Property Grunt

Tuesday, January 31, 2006


Steve Spinola of REBNY, recently wrote a letter in response to an article that was published by the Real Deal.
Below is the letter in it's entirety along with my comments in bold.

December 8, 2005

Mr. Stuart Elliott
The Real Deal
36 East 23rd street
New York, NY 10010

Dear Stuart,

Dear Stuart? I believe the proper way to address someone is either Dear Mr. Elliott or Dear Editor.

Your article “Weaving Webs In Online Property Hunting” in your December 2005 edition, made a number of plainly inaccurate statements. Of note, the article stated that “…the major internal, proprietary system brokers use is R.O.L.E.X., which distributes listings between firms and is backed by the brokerage behemoths in Manhattan and owned by the powerful Real Estate Board of New York”.

First, R.O.L.E.X. is not and has never been owned by the Real Estate Board of New York. Second, the phrase “backed by the brokerage behemoths,” attempts to imply that R.O.L.E.X. is controlled by the large firms. That is also flatly wrong.

R.O.L.E.X. is a proprietary based system which means it has to be owned by someone or entity. Mr. Spinola may claim that R.O.L.E.X. is not owned by REBNY but it sure as hell is controlled by REBNY, which is used to keep brokers in line. In order for real estate brokers to get access to R.O.L.E.X. all of their agents must become REBNY members. Which means each agent has to shell out a personal membership fee which adds up to alot of money.

As for the implication of control that Spinola raises, I don’t think any of these firms have dominion over REBNY but I wouldn't be surprised if they get a perk of two. It was recently brought to my attention that some of the big firms who are members of REBNY do not advertise their open houses through R.O.L.E.X and instead utilize NYT ads and their own web ads since it increases the chances of direct buyers. Yet other brokerage firms share their open houses in R.O.L.E.X. Whether this situation has been remedied is unknown to me at this time however it is an example of how certain firms are able to operate under the radar despite being REBNY members.

The truth is that more than 280 firms of every size participate in the sharing of their exclusive listings through their participation in the REBNY Listing Service. No one firm or small group of firms control in any way the system of cooperation between the REBNY Listing Service participants, or more importantly, the residential brokerage industry. Through REBNY, these firms have established rules and regulations that benefit the entire industry and more importantly, the buying and selling public.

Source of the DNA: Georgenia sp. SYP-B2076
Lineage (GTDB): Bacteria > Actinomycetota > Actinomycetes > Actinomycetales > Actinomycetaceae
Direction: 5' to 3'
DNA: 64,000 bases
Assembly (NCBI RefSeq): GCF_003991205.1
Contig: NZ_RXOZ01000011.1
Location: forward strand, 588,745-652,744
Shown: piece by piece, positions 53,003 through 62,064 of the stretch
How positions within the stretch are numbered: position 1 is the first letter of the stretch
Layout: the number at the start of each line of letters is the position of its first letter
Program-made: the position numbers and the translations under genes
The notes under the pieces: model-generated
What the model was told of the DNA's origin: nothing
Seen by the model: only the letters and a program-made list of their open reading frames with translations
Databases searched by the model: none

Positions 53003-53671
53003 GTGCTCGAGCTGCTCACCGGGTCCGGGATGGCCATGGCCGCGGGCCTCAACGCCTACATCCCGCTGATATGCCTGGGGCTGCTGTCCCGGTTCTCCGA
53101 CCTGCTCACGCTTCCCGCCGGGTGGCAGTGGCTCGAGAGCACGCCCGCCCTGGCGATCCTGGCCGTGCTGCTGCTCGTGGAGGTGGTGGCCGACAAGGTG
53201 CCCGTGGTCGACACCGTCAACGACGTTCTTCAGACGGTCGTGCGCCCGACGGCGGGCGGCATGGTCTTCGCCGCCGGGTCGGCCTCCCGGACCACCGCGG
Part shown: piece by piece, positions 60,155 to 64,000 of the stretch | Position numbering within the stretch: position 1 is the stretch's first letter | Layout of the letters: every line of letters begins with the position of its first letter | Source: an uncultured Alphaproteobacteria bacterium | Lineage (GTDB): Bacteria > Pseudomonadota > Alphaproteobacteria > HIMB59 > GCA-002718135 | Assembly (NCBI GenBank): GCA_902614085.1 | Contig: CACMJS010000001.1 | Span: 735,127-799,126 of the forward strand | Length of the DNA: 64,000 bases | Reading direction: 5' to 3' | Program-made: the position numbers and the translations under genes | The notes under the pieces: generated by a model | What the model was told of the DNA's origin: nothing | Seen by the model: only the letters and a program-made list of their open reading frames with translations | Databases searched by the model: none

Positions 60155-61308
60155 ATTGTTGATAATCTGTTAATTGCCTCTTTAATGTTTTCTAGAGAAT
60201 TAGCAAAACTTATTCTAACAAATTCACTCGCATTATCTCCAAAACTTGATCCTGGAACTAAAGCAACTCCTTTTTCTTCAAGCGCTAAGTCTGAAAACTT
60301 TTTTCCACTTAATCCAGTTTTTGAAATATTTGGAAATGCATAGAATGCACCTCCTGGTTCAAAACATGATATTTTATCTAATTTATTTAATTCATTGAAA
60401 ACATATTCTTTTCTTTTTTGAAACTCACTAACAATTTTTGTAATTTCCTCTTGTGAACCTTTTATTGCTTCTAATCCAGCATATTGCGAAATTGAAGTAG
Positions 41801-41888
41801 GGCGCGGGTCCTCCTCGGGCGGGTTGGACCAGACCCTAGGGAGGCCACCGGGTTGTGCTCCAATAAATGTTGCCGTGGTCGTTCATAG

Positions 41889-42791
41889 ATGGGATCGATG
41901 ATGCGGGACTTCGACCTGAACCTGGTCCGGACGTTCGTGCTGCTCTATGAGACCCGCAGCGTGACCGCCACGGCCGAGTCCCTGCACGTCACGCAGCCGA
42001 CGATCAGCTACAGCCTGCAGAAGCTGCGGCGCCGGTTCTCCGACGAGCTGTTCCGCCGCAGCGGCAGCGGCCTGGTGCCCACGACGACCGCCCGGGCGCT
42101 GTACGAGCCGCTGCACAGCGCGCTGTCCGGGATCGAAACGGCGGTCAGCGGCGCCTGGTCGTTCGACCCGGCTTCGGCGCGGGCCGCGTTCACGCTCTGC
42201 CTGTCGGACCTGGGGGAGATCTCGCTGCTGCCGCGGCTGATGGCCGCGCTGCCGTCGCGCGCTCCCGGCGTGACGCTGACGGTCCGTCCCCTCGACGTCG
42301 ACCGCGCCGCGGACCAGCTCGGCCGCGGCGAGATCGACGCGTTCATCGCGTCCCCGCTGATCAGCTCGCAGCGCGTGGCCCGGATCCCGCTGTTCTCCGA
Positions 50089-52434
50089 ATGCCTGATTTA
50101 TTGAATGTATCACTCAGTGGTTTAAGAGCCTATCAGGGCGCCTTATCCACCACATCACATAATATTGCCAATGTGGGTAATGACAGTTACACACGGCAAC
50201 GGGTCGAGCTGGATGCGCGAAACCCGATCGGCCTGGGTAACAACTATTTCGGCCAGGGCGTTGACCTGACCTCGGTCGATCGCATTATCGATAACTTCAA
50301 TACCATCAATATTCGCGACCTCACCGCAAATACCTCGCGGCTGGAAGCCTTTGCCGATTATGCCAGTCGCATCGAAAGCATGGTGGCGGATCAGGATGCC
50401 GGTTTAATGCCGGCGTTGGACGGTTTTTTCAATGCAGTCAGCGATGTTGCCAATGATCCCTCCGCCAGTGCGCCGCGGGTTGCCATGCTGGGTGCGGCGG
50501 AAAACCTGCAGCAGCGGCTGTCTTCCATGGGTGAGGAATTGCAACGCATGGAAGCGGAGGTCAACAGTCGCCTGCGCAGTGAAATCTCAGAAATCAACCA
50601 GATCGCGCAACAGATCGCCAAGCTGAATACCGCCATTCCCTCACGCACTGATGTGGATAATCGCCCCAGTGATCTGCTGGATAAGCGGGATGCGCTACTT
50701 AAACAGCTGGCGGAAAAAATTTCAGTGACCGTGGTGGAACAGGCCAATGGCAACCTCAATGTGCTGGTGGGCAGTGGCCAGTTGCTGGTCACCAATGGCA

In a story that attempts to identify how the public can hunt for a new apartment, it fails to identify the best option. Sitting down with any one of the 283 participating REBNY Listing Service firms, who will give the public the most current and accurate information of available apartments in Manhattan. Access to this comprehensive data, along with the professional knowledge and training of a broker participating in the REBNY Listing Service, all of whom abide by the REBNY Code of Ethics, offers the public the best opportunity for finding a new home or selling their apartment for the best available price.


Steve Spinola

It appears that either Mr. Spinola has failed to understand the point of the article or is just afraid to face the truth. The fact of the matter is that with advances in the Internet and technology, brokers are quickly becoming outmanned and outgunned. With options like craigslist, natefind, cribseek, sellsius and now google base, consumers have more options at their fingertips. And we have yet to see Zillow which is being implemented by the same group behind the online success of and practically annihilated the travel industry. It doesn't matter how big REBNY is and how many listitings REBNY members have in its possession. If the consumer finds another option that is more convienient and cost effective then they will leave broekrs in the dust.

Brokers are no longer the gatekeepers of information. With sites like Curbed and the Matrix, consumers are able to gather their own information without the help of a broker. By no means do I believe brokers will be eradicated but a growing number of brokerage services across the country are being outsourced for less then the 6% commission by discount brokers. At Real Connect New York there were a ton of new businesses that specialized in the online transaction of real estate without the use of a broker. If the worst case scenario occurs and the housing market leads to a recession, sellers will definitely examine these options in order to lower their overhead which includes reducing or eliminating the commission altogether.

In my opinion, Mr Spinola is questioning the credibility of the real deal’s article as an attempt to preserve the public perception of the indispensability of the real estate broker. But it all comes down to the consumer. If these alternatives become more popular than the current real estate broker model than REBNY’s influence will begin to wane.